The Asian natural cosmetics market is growing at a fast rate, however the market is blighted by false marketing claims, mislabelling of products and consumer confusion.
High consumer demand for ‘chemically clean’ cosmetics is leading many Asian companies to jump on the natural & organic bandwagon. Many new products are making claims such as ‘100% natural’, ‘no synthetic chemicals’ and ‘includes organic ingredients’.
Unlike in Europe and North America, there are no private standards for natural & organic cosmetics in Asia. Adopting standards is expensive and few companies can afford to bring in inspectors from Western certification agencies.
In the absence of private standards, many cosmetic brands are marketing their products on their natural / organic ingredients. Some companies are positioning their products as organic even though they contain just trace organic ingredients.
Some Asian companies are going as far as illegitimately placing certification symbols & logos on product packaging. Others are using certified organic ingredients to place symbols and logos on product packaging, giving an illusion that the finished product is also certified. For instance, the above picture shows natural aloe vera soothing gel with CCOF organic logo, marketed in Korean retailers. Only the aloe vera is certified organic by California Certified Organic Farmers (CCOF).
It is thus no surprise that Asian consumers are confused about natural and organic cosmetics. They are seeking products that are natural / organic and do not contain parabens, phthalates and related synthetic ingredients, however they are typically getting mislabelled conventional products.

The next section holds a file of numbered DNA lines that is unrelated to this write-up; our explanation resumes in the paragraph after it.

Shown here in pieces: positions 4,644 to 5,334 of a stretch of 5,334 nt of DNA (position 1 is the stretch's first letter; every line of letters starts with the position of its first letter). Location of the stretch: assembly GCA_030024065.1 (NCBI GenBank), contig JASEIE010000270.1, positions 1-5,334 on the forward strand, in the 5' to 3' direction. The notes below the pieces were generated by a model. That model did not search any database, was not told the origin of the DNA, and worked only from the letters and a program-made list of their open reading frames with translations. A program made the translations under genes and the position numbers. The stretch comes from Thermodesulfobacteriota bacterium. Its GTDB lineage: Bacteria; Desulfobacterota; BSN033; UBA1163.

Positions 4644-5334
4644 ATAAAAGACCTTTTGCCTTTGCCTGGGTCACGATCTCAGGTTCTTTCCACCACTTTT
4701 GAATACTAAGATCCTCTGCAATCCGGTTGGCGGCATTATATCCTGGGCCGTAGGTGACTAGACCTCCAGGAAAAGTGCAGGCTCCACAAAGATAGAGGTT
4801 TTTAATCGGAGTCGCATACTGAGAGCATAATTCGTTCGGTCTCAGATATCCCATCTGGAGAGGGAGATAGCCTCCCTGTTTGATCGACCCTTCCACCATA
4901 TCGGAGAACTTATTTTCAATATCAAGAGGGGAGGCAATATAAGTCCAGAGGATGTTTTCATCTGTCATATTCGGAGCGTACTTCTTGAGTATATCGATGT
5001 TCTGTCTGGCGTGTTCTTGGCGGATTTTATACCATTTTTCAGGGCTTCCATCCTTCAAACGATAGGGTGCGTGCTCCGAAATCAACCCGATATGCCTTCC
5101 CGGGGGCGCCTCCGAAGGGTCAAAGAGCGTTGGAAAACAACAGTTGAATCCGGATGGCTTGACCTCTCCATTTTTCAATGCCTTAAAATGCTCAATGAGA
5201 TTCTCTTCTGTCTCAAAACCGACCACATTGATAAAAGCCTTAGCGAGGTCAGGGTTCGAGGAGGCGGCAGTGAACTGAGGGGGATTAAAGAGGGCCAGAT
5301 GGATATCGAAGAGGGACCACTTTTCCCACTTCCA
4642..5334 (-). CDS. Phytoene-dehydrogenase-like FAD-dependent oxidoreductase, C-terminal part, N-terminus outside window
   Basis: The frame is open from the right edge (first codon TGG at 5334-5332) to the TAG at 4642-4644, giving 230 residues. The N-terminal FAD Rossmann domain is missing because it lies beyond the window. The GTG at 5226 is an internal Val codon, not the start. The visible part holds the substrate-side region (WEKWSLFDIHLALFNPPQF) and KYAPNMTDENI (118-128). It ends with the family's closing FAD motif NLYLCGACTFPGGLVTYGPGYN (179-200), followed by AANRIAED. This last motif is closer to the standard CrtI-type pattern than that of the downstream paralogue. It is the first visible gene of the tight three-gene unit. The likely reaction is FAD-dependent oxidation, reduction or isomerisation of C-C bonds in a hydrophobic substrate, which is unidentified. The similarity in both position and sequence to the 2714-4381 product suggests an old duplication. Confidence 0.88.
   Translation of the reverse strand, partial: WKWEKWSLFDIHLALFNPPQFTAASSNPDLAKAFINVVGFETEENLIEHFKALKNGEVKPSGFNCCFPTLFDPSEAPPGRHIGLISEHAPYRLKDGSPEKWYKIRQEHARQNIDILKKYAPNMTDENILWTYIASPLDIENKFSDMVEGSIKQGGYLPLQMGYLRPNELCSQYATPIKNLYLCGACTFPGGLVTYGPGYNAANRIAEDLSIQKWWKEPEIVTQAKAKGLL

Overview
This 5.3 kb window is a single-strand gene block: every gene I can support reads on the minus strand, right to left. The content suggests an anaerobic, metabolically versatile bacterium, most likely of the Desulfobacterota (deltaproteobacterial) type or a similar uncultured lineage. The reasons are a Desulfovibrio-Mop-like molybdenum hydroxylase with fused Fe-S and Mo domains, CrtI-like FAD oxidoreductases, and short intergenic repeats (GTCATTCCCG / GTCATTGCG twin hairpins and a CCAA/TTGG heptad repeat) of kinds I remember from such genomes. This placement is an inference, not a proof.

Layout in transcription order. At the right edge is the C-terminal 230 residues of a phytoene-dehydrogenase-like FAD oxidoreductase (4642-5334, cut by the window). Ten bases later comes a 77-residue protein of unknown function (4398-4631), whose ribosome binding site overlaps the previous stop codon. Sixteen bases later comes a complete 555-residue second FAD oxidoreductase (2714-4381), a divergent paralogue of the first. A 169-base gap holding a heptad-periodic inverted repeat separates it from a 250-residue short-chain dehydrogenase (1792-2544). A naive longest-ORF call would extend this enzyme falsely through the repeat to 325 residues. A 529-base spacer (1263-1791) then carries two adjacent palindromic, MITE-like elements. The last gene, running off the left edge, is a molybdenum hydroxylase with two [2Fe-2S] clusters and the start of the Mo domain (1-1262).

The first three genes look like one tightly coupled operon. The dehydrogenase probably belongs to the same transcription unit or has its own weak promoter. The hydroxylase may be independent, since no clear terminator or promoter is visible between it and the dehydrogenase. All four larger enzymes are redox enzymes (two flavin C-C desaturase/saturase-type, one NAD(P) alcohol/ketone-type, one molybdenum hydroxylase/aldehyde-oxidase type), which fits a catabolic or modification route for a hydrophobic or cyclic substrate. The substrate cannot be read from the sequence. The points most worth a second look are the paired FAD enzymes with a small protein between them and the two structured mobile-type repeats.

A positive development is that some retailers are safeguarding consumer interests by becoming the ‘gate-keepers’ for pure natural and organic brands. Retailers have the power to decide what natural and organic products should appear on their store shelves. Indeed, many specialist retailers are demanding natural & organic brands substantiate their marketing claims by certification. Just Life, the leading organic food retail chain in Malaysia, has taken a decision to only consider new brands that have certified products. Other retailers are scrutinising the ingredient list of cosmetic products to verify their ‘chemical-free’ status.
Some brands, realising the implications of false marketing and misinformation to consumers, are focusing on green formulations. Amore Pacific and Himalaya Herbals are two large cosmetic firms developing certified lines of natural & organic cosmetics. They know consumer trust and loyalty are vital for success in the natural cosmetics market.
Certification enables natural & organic cosmetics to legitimise marketing claims, however overcoming consumer confusion remains a major challenge. Few Asian consumers are able to distinguish between pure natural cosmetics and falsely labelled ones. Consumer education is considered essential. Indeed, it could be the marketing muscle of large cosmetic brands that unlocks the potential of the highly prospective Asian market.
Sustainable Cosmetics Summit
The marketing and distribution challenges associated with natural and organic cosmetics are regularly featured in the Sustainable Cosmetics Summit. More details on upcoming editions is available from the website
Posted: September 30th 2011
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